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Palladino: Giants Are Bad Right Now, Plain And Simple

About Those Fluke Plays: Bad Things Happen To Bad Teams
Defensive end Justin Tuck of the New York Giants on the bench. (Photo by Ron Antonelli/Getty Images)

Defensive end Justin Tuck of the New York Giants on the bench. (Photo by Ron Antonelli/Getty Images)

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By Ernie Palladino
» More Ernie Palladino Columns

The Manning Bowl didn’t go the way the Giants’ end of that combo wanted it. But something more serious than sibling rivalry happened in the Giants’ 41-23 loss to the Broncos at MetLife Stadium Sunday.

The Giants not only looked bad much of the time, but three horrendous things occurred in a five-minute span between the third and fourth quarters that usually define bad teams.

Forget Eli’s 0-3 lifetime mark against his brother. Or that the Broncos beat the Giants in New Jersey for the first time since 1980. The bigger picture shows the Giants not as a good team struggling under a hard-luck 0-2 record. They’re bad right now, plain and simple.

Eli had four interceptions on the day, though one was a prayer at the end of the first half and another was a poorly thrown ball at the end of the game when another touchdown wouldn’t have mattered, or even made this blowout look at all respectable.

It was the three plays that defined where the Giants stand, simply because bad things happen to bad teams.

Play No. 1: With 3:08 remaining in the third quarter and a single point separating the teams, Demaryius Thomas fumbles into the arms of Prince Amukamara. The Giants should have been in business deep inside Denver territory, but Amukamara couldn’t hang onto the ball. Instead, he fumbles it back and trailing running back Knowshon Moreno picked it up for a first down at the Denver 37.

The winning Manning made the Giants pay for that. Soon enough, the Broncos sat at the Giants’ 25, and Moreno ran in his second touchdown of the day, ironically on the same type of off-right-tackle jaunt that produced his first score in the second quarter.

Play No. 2: The Giants have the ball on the succeeding possession. It’s the fourth quarter now, and Eli Manning makes a short, second-down toss to Rueben Randle. Tony Carter breaks it up. However, the ball bounces off Carter’s foot and lands in a scrum where Chris Harris comes down at the Giants’ 36 with Manning’s second interception.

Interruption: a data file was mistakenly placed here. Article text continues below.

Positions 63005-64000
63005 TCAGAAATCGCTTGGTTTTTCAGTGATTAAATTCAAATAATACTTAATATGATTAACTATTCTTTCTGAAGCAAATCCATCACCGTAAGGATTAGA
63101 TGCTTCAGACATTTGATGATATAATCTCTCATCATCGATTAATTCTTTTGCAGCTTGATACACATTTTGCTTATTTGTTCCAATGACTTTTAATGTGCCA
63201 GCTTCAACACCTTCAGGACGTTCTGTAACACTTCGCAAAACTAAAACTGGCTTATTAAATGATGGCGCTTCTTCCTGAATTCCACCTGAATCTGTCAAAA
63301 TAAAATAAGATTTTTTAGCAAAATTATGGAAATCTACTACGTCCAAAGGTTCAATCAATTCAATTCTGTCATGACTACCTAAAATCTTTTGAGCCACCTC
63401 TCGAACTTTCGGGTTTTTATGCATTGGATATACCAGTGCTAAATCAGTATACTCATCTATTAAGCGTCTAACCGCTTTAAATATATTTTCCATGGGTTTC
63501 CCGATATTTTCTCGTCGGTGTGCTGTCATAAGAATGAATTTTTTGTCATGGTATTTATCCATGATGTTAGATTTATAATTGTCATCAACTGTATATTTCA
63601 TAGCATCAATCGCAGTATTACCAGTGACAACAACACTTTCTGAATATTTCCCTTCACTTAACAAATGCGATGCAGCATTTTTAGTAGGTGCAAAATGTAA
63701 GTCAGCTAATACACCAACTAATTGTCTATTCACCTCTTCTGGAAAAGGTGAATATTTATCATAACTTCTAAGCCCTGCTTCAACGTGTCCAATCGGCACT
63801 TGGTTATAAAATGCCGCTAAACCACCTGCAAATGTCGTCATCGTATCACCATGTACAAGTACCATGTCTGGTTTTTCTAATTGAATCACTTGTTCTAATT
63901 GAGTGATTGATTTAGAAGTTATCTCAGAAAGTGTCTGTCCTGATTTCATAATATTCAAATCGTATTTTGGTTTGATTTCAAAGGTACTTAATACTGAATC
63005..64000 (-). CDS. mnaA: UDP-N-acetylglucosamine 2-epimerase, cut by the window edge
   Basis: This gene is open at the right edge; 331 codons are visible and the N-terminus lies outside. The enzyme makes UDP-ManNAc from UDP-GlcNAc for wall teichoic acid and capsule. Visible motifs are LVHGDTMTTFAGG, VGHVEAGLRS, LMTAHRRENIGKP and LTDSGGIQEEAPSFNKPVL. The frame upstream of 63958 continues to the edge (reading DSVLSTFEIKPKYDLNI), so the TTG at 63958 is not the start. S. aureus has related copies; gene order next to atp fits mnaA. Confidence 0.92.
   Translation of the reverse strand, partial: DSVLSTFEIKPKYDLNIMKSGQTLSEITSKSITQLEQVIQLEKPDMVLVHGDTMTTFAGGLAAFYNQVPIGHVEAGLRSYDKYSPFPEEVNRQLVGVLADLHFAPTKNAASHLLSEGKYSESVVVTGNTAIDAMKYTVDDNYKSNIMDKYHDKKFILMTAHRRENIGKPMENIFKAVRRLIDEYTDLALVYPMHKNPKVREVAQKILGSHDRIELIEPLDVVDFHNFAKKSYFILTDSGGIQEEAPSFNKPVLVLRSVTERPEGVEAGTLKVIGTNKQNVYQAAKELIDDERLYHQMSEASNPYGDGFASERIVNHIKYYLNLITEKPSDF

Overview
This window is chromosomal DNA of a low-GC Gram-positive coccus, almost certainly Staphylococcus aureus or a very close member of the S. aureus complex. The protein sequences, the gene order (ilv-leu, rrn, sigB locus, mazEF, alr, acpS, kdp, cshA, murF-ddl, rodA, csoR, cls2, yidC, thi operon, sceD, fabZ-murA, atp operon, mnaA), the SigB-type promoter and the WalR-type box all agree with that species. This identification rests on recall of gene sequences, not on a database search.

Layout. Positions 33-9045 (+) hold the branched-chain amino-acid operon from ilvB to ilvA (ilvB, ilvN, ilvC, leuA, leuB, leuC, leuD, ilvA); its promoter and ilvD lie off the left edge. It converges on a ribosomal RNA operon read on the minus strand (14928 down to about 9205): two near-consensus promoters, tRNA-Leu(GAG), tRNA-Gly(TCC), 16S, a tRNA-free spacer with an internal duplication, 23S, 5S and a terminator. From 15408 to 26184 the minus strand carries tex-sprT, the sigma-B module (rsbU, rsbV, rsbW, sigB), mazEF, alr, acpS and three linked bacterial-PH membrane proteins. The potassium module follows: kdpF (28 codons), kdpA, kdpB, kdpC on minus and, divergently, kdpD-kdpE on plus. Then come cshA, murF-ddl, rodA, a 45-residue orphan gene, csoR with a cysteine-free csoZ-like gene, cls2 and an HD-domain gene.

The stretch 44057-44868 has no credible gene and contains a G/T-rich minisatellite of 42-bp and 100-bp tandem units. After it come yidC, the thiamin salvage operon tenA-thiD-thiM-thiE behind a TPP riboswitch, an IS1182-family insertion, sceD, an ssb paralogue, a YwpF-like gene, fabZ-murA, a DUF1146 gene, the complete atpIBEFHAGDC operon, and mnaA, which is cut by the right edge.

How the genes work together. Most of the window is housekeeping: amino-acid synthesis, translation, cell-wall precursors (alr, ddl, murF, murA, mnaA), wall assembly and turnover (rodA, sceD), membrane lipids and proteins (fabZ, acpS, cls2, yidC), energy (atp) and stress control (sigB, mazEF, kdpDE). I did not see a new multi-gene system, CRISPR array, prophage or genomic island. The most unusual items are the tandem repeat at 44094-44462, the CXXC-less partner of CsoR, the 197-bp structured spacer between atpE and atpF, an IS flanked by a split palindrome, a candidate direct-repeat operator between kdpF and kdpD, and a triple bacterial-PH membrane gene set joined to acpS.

Moreno and his quarterback moved the ball quickly, and Peyton found tight end Julius Thomas for an 11-yard touchdown pass to bring the game to 31-16.

Play No. 3: Just two minutes later, Denver’s defense stopped an offense that not only rushed for just 23 yards total, but at this point could not complete a critical pass. Fourth down, and Steve Weatherford let go one of his four line-drive punts in an absolutely horrible performance. Returner Trindon Holliday picked it up and brought it back 81 yards for a touchdown with 10:13 remaining in the game.

It was over at 38-16, though the Broncos would add one more field goal that turned Eli’s 23-yard scoring throw to Da’Rel Scott with 3:59 to go into a minor annoyance.

Sure, you can add the turnovers and key drops by Brandon Jacobs, Hakeem Nicks and Brandon Myers to the heap. Add the 3-for-12 on third down, and their inability to produce touchdowns on two out of three trips into the red zone.

There was plenty to be concerned about here. But those three plays in just under six minutes of the third and fourth quarters underlined it all. The Giants have problems, issues that might not even have cropped up had someone secured the bouncing ball as the end of the third quarter neared.

“We always talk about getting the ball,” Coughlin said of Amukamara’s flub. “When the ball is on the ground, it’s ours. We haven’t gotten many of them, and that one was in our hands and we didn’t even get it. That’s part of the frustration.”

And the worry.

The Giants are 0-2. It’s not an inescapable hole. There may be many days ahead.

But flukes don’t happen to good teams. The performance level must rise.

Do that, and maybe the ball will start bouncing the Giants’ way. But right now, they’re a bad team.

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